Opioids Continue to Be Effective Long Term – Medscape – Fran Lowry – October 01, 2013
This is a good review with results that ring true in my experience,
Unfortunately, it’s fatally tainted by funding from Purdue.
An extensive literature review of studies evaluating the effectiveness of long-term opioid therapy in chronic noncancer pain (CNCP) concludes that the drugs continue to provide reliable and safe analgesia for 6 months or more.
“Due to FDA regulatory guidelines, most contemporary phase 3 randomized controlled trials of opioid analgesics for CNCP are 3 months long or less.
Also, doing placebo-controlled trials for longer than 3 months presents an ethical dilemma, because some patients have to go without analgesia, and also difficulties retaining patients,” Wallace said.
“There is great value in open-label studies, many of which are 6 months or more in duration and reflect actual patient experience before and after long-term opioid therapy,
in addition to those studies, we were able to look at RCTs [randomized controlled trials], open-label extension studies, and epidemiology studies, and in all of these, we see that improvements in pain scores are maintained,”
In this report, funded by Purdue Pharma, Wallace and her group searched for studies in MEDLINE, EMBASE, BIOSIS Previews, and PubMed through February 2013.
We all know that any link to Purdue, maker of Oxycontin, is toxic these days. I’m surprised that Purdue was still funding research in 2013.
By now we’ve learned that most research is tainted by the priorities of the funder (the boss), not the researchers (the workers). If they don’t find the results they want, they force the data through statistical contortions until the result supports the predetermined conclusions.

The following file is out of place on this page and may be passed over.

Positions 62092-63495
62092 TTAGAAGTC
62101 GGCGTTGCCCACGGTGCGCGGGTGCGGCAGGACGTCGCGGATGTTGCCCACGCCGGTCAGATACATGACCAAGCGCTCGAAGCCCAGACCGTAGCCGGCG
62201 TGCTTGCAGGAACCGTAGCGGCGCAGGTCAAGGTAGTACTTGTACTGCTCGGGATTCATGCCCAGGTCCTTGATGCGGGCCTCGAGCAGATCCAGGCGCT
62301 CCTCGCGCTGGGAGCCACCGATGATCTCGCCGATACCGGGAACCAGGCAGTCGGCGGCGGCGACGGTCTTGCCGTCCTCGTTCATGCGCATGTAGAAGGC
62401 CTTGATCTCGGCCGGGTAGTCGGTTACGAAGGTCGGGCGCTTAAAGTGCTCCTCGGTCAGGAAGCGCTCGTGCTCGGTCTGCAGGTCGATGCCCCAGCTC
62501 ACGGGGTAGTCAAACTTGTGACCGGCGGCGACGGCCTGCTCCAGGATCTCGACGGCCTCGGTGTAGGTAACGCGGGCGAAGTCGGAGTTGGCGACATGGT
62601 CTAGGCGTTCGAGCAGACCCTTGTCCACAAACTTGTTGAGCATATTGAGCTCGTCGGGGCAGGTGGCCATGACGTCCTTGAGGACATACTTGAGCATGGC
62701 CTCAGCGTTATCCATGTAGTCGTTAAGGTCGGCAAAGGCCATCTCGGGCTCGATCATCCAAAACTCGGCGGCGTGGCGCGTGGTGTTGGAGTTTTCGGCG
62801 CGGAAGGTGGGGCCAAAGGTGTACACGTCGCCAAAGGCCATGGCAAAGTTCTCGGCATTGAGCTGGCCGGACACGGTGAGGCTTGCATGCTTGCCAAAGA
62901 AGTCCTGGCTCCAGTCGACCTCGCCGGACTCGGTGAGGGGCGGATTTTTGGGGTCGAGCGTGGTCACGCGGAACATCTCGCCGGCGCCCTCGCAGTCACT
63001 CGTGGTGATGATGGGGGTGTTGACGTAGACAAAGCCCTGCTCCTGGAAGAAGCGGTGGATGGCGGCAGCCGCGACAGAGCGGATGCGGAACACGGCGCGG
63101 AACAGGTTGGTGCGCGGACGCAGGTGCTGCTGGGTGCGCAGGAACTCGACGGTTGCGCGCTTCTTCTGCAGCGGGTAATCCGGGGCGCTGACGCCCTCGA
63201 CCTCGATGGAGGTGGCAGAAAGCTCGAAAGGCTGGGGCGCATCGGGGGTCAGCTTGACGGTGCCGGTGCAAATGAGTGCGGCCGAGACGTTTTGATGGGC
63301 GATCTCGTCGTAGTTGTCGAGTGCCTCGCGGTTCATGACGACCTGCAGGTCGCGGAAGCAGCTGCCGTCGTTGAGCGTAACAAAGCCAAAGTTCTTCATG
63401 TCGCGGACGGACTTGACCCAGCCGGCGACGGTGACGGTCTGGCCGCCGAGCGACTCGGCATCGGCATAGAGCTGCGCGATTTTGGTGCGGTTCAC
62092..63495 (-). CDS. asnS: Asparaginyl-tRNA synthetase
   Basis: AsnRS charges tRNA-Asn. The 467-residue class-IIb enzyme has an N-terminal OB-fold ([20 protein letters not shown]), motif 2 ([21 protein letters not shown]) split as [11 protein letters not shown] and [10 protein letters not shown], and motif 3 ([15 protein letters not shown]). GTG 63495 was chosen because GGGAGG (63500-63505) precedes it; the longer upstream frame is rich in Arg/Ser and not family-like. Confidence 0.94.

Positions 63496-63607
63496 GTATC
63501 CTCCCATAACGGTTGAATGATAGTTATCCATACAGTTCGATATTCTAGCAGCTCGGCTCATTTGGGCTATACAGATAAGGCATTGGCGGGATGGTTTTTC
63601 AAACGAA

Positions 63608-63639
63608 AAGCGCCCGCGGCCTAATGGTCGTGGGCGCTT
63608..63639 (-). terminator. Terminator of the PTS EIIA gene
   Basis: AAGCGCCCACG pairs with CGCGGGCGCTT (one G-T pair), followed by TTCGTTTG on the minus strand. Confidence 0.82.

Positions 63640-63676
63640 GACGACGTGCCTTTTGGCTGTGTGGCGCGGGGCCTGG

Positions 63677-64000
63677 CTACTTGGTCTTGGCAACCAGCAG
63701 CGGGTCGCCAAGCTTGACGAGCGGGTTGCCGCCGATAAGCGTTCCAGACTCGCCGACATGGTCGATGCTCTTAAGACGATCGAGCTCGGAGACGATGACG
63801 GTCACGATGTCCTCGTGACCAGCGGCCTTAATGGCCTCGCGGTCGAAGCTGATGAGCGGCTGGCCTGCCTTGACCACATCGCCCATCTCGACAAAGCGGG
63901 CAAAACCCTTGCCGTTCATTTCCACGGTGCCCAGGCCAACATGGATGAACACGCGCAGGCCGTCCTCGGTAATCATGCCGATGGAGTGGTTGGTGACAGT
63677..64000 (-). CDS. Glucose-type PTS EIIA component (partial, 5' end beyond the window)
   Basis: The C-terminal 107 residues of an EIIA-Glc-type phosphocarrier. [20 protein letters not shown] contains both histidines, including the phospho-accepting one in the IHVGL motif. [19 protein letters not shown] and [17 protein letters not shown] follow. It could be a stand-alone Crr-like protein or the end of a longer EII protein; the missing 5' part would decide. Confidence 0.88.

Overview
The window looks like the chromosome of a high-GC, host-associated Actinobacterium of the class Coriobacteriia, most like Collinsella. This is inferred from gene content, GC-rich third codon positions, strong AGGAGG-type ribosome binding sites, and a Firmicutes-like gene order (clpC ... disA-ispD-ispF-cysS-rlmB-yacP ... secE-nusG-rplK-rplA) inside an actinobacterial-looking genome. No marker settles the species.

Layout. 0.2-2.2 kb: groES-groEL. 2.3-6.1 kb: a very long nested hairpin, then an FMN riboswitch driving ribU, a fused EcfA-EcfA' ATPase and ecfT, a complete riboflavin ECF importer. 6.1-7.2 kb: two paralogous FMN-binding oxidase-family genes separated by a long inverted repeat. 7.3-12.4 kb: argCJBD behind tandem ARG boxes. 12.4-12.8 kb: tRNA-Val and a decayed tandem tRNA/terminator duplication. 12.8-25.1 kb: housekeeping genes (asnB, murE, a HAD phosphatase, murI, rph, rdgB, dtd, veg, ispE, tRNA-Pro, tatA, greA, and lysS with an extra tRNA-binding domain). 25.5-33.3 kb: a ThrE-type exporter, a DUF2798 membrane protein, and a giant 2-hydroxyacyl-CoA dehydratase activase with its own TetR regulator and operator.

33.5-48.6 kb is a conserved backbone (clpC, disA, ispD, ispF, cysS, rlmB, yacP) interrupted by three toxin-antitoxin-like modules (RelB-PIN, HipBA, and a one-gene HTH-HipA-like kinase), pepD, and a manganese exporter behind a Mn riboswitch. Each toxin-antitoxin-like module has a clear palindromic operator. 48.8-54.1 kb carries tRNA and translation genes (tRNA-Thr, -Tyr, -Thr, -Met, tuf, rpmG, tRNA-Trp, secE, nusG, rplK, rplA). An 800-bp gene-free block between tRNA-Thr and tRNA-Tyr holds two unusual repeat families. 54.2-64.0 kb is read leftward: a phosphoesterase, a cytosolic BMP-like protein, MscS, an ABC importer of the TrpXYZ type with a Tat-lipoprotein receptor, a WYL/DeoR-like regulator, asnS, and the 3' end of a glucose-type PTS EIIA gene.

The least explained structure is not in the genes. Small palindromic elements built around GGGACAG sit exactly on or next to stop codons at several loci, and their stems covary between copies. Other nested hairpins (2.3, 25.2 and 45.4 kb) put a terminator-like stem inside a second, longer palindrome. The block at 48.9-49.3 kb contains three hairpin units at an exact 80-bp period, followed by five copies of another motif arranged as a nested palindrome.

All literature evaluated the efficacy of opioids in CNCP when given for at least 6 months.
Forty-six studies had data for the percentage change in pain scores from baseline to end of study.
- 18 were 6 to less than 12 months in duration and
- 28 were 12 months or longer in duration
Among studies 6 to less than 12 months long, 15 (83%) reported an improvement in pain of at least 25% from baseline.
Of the studies that lasted for 12 months or more, 223 (82%) reported an improvement in pain of greater than 25% from baseline.
Six RCTs, 14 open-label studies, and 8 open-label extension studies reported pain scores over 3-month intervals. All of these reported that pain decreased substantially from baseline to 3 months and that this decrease was maintained through 6 and 12 months. A few studies demonstrated a maintenance of pain scores out to 36 months.
“This is the first time that I’ve ever seen presented accumulated data that really speaks to the efficacy over a long period of time of using chronic opioids,” Dr. Hevern told Medscape Medical News.
“It is what people in the pain management group see, but we haven’t been able to effectively document it. This is the first time we’ve seen this efficacy documented in this manner,” he said.
This study was funded by Purdue Pharma. Ms. Wallace is an employee of Purdue Pharma. Dr. Hevern has disclosed no relevant financial relationships.
American Academy of Pain Management (AAPM) 24th Annual Clinical Meeting. Abstract #13. Presented September 27, 2013.